Meeting your heroes. - Genomics Aotearoa

Mar 12, 2014

They* say that you shouldn’t meet your heroes. Yesterday I had the opportunity to meet one of mine, Professor Lord Robert Winston, as he came to visit Genetics Otago for the day. Prof. Winston, as well as being a pioneer in science communication, is also a key figure in genetics, being part of the team that invented the technique of pre-implantation genetic diagnosis. Prof Winston came to talk to school kids, and he gave an inspiring address at Otago Boys’ to an audience of senior students from around Dunedin and Otago. He talked about the promise and dangers of science, and emphasised that scientific literacy is key to us extracting the good from science while avoiding the bad. Prof Winston also talked to our postgraduate (and a few undergraduate students), about his career and his thoughts on current issues … Read More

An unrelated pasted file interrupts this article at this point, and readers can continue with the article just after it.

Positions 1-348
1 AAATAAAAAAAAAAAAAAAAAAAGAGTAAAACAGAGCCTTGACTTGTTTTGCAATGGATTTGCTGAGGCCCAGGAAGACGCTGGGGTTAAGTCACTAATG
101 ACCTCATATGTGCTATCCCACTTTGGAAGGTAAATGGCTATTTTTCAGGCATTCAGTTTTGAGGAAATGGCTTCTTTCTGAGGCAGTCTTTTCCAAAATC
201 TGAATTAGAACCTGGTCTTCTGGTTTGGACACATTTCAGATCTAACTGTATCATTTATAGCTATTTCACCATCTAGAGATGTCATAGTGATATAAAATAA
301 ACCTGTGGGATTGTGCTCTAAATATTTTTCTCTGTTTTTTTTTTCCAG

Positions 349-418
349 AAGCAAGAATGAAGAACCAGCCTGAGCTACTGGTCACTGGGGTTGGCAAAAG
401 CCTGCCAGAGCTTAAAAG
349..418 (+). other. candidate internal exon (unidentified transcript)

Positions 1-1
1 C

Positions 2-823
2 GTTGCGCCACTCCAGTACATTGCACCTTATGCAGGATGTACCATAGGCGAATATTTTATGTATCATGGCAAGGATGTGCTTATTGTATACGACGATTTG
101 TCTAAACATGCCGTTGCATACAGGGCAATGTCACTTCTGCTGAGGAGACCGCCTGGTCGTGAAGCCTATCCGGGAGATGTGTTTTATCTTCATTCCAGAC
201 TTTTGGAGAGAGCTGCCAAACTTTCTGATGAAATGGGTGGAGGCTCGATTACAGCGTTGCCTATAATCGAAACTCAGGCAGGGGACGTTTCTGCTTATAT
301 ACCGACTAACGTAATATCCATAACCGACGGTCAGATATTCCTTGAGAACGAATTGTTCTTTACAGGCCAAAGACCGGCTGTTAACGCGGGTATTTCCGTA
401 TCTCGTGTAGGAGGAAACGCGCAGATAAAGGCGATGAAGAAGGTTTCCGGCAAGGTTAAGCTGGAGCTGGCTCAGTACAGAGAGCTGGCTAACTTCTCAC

Why you should care about plasticity. - Genomics Aotearoa

Feb 26, 2014

Peter K. Dearden In my last post I mentioned I was interested in how you get changes in the shape of an animal without a change in genetics. This process is, of course, important for animals like bees, but it is also important in our own biology. In recent years evidence has been building that suggests that our early life environment, pre-natally and perhaps even around conception, has a huge influence on our later life and health. This idea mirrors the biology I study in bees, environmental influences affect the way genes work, leading to alternative forms, shaped or biology later in life. The field gives this phenomenon a name; developmental plasticity. During the early life of an animal, it is thought that environmental influences, the maternal environment even post natal care, all can set biological parameters that can then … Read More